Oral Care For Babies
Infant oral care
Caring for your baby’s teeth means cleaning your baby’s gums from the moment it’s born. However, this routine differs from the standard routine for older children and adults. The first difference is that you don’t use a toothbrush nor toothpaste. Instead, you use a soft, wet washcloth or a piece of gauze and wrap it around your finger. Use it to wipe off your infant’s gums at least twice a day, best after feedings and before bedtime. This will wash off the bacteria and prevent them from hanging onto your baby’s gums. Bacteria have a bad effect as they can leave a sticky plaque which can damage baby teeth as they come out. This procedure also helps by making this activity of cleaning gums a normal, everyday activity and it softens to transition to actual teeth brushing.
For the vast majority of newborns, teething usually starts from the age of 6 to 10 months. Some babies start to get teeth when they are 3 months old, while others start to get their baby teeth when they’re 12 months old. The children usually have a full set of baby teeth before they reach the age of 3. This process when your baby gets its teeth is called teething, and it can be a challenging period both for you and your baby. Babies usually cry and fuss in this period as it can be uncomfortable. Teething causes discomfort because the baby teeth want to get to the gum surface so the gum needs to open up to show the tooth. Other teething symptoms include drooling, swollen gums and slightly higher temperature. You can notice that your baby is teething if it rubs its gums frequently.
Tips on making teething bearable
As already mentioned, the process of teething can be quite challenging. But fortunately, there are some things you can do to ease the whole process both for you and your baby. You can gently rub your baby’s gums with a clean finger. You can also try a popular and effective method of giving your baby a cool (but not frozen) teething ring, toothbrush or dummy – it will help your baby rub its gums. Cook mushy food only for your baby, which needs less chewing. You can also try giving your baby a sugar-free rusk to chew on. Teething gels aren’t recommended as they haven’t been proven as efficient and they might display some side effects. However, if your baby cries and fusses too much even if you tried to ease this process in these ways, it would be a good idea to visit the doctor, because there might be something else troubling your baby.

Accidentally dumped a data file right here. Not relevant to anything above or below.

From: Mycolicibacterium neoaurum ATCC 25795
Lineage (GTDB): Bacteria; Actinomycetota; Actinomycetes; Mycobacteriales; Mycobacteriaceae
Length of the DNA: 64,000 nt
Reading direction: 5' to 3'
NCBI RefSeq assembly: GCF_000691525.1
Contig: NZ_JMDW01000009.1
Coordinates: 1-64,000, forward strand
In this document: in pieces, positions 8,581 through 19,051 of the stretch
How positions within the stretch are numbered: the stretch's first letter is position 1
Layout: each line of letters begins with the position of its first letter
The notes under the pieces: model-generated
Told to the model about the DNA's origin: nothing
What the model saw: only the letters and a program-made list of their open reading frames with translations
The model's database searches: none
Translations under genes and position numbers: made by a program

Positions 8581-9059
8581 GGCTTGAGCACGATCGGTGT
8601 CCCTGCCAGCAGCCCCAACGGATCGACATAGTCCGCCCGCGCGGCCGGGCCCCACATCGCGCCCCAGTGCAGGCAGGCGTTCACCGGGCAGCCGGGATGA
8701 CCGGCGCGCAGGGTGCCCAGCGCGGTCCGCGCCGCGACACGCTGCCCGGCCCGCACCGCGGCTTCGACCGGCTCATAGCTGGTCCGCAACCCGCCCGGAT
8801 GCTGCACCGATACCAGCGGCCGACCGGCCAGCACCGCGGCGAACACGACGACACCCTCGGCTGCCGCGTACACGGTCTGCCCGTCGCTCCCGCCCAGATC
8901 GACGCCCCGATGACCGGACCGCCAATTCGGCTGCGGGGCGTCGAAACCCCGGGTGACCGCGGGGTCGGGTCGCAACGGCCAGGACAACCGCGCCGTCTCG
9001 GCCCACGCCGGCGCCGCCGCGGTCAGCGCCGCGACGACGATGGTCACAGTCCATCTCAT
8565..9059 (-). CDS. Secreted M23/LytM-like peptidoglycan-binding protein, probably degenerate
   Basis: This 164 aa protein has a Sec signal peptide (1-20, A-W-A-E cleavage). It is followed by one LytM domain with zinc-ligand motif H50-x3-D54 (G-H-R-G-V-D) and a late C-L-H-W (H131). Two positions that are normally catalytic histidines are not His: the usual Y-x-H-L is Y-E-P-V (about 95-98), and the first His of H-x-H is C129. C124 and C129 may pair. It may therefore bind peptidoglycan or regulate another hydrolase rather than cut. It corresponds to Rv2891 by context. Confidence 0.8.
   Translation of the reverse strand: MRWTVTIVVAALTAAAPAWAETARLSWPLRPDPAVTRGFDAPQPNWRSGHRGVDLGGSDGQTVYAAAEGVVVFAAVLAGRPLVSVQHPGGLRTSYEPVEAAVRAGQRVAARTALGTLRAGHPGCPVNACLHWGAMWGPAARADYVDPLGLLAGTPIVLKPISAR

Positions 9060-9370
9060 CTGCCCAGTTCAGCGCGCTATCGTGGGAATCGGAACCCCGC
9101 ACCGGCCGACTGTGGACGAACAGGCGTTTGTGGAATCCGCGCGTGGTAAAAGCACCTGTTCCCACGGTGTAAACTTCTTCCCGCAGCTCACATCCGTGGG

Brushing the first teeth
When your baby gets its first tooth, it’s time to go shopping and get and a baby toothbrush with soft bristles, small head and a large handle. You’ll also start using toothpaste, a very small amount, that resembling a grain of rice. For starters, choose a fluoride-free paste in case your baby swallows a little bit of the paste. Start getting your baby used to brushing regularly, at least twice a day. Gently brush the teeth, from all sides, including the gums as well. Even though baby teeth will eventually fall out, it’s crucial to take good care of them so they don’t fall out prematurely and so that they could make space for the permanent teeth to reside. It’s also important as your child will learn to chew and speak properly. What’s also important to take into consideration is that you should take your baby to its first dental visit as soon as it gets its first tooth. Choose a dental care center that offers professional dental services, such as Pindan Dental Lab and introduce your baby to the world of healthy gums.
In order for your baby to develop a healthy habit of taking proper care of its teeth regularly, you need to make it a part of your baby’s every day from the moment it’s born, first in simply cleaning its gums and slowly transitioning to brushing with a toothpaste and toothbrush.